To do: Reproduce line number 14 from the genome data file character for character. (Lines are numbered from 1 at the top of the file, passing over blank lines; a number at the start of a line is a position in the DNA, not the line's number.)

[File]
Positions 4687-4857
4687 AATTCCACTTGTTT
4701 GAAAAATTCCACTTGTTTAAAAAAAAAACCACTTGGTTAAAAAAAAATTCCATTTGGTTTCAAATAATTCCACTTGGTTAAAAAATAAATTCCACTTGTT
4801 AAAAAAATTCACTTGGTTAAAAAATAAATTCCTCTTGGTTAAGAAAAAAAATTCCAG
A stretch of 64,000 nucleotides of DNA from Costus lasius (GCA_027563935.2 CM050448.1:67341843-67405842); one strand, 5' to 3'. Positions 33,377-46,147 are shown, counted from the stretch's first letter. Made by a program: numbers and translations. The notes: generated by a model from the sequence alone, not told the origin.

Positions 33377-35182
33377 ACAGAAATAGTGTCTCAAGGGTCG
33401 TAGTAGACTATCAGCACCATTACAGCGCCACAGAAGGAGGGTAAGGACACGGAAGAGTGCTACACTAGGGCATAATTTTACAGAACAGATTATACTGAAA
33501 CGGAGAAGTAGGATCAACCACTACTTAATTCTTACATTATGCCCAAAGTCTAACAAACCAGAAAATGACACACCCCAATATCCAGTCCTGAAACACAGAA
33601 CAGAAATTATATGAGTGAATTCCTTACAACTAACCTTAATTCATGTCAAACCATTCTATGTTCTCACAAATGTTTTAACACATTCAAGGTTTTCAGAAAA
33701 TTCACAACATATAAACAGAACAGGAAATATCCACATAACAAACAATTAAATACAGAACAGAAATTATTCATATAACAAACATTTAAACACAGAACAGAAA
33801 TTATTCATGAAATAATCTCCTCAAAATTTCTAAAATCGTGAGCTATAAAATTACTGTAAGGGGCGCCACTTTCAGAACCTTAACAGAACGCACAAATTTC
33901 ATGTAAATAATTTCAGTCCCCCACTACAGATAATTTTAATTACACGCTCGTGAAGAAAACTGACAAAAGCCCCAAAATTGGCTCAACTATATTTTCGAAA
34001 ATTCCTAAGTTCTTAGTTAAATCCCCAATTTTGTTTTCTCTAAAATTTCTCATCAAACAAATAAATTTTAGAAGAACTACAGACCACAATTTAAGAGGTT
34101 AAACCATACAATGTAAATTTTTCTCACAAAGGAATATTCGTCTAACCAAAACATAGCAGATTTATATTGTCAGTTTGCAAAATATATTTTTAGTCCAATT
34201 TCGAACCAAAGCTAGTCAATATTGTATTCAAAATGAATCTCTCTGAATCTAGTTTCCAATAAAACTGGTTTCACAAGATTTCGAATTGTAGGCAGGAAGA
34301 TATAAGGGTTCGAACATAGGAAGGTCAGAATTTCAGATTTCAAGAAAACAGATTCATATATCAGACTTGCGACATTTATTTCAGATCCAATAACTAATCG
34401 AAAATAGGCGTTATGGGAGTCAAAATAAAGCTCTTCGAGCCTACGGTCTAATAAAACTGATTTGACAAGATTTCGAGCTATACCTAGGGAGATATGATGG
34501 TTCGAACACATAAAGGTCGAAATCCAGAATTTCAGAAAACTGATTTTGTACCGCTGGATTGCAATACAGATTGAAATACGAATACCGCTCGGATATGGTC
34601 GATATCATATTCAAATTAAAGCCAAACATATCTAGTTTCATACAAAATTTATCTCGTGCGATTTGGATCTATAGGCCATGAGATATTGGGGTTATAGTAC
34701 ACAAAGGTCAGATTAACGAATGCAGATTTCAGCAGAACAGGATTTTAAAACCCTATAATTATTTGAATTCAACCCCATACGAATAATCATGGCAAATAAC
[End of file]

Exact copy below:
34001 ATTCCTAAGTTCTTAGTTAAATCCCCAATTTTGTTTTCTCTAAAATTTCTCATCAAACAAATAAATTTTAGAAGAACTACAGACCACAATTTAAGAGGTT